No matter what the size of the organization, a business can’t run properly without an ebb and flow of talent. Skilled people need to be ready to take over the key positions when the present employees leave. Even the most successful organizations can fall off a cliff if they do not have a concrete succession plan in place.
For a lot of organizations, risk management involves succession planning. The chief purpose of succession planning is to reduce or avoid business interruptions and sustain momentum toward achieving the objectives. Another purpose is to avoid the needless loss of experience and knowledge occurring when a valuable employee departs unexpectedly or suddenly. Planning for the next generation of managers puts the organization a step ahead of the others. But there are a lot of organizations that focus only on the C-Suite administrators. They ignore the wealth of experience and information lost every year because of departures by the rank and file.
In this article, we will consider three ways to improve succession planning in the organization.
Recognize and Engage Strong Rank-and-File Employees
Talented employees can be trained and instructed to move into new positions. The recognition process should happen across the organization.
Every supervisor or manager should be assigned the responsibility to develop a strong bench. A little advanced preparation for succession planning saves a lot of time in the long run. Every leader knows the distress of having to stand in for a worker who is absent or departs suddenly. The role of leaders is to lead, instead of spending their time filling the absences, both planned and unplanned.
Instruct and Cross-Train the Replacements
Challenge the employees by informing them about the plan for them to “move up.” Methodize opportunities for employees to cross-train or shadow with someone senior.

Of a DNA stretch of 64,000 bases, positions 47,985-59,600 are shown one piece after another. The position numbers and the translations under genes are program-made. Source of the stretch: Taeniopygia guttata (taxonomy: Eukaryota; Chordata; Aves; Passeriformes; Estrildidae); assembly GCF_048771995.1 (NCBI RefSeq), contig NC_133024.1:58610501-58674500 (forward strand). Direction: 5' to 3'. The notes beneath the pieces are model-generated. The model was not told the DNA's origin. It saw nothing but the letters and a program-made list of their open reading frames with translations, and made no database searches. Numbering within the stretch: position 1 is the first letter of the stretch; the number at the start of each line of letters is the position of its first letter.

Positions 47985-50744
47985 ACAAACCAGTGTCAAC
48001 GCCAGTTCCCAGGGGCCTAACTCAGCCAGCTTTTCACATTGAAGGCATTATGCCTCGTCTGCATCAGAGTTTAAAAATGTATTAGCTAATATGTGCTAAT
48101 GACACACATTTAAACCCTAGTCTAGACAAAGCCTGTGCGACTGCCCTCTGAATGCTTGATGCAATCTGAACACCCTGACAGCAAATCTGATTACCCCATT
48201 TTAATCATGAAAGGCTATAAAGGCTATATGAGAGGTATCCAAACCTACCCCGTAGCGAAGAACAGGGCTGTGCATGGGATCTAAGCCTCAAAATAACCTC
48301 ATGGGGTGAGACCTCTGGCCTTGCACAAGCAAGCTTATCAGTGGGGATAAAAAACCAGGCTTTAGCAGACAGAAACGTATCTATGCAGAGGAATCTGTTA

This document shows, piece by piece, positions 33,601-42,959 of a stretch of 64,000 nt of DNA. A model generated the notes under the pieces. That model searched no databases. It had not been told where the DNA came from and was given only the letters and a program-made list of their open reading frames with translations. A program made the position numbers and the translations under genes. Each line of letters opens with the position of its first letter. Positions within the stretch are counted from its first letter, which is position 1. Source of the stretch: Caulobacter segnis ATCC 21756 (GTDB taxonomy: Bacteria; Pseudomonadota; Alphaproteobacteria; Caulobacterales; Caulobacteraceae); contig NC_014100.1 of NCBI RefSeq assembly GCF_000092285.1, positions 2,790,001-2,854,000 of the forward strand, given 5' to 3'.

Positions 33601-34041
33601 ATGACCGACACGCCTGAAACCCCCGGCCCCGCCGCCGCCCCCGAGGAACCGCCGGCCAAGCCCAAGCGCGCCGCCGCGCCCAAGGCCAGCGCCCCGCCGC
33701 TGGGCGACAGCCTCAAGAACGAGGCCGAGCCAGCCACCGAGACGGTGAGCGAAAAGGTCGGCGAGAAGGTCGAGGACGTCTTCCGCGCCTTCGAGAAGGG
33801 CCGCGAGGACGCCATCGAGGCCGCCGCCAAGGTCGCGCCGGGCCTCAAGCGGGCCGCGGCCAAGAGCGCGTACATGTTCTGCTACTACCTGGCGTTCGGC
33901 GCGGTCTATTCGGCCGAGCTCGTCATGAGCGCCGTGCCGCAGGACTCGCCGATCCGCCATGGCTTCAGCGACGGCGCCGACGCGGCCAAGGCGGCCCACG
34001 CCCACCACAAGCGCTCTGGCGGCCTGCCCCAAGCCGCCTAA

The organization can schedule Employee A to spend a day or two with Employee B before the latter’s vacation. In the duration, Employee A fills in throughout the stint.
If the organization gives the same opportunity to Employee B with Employee C, who is senior to Employee B, then whenever the latter is promoted or departs unexpectedly, both Employees A and B can move up smoothly within the organization.
Develop and Document Job Processes, Methods, Controls
Every person in an organization has responsibilities to perform and document them. The organization should develop the chart for direct and indirect reporting. Assure that every internal and external communication is available in records. It will save the time of the employee locating the phone number of the customers or vendors.
Supervisors should work with the reports to create a detailed list of work functions and duties. Document everything and include controls, like authority purposes and the second level of analysis or approval.
It is vital for an organization to plan for succession at the peak. It may be critical for the organization to encourage and facilitate upward progress within all levels of the business.
To know more about succession planning, attend the Compliance Prime webinar.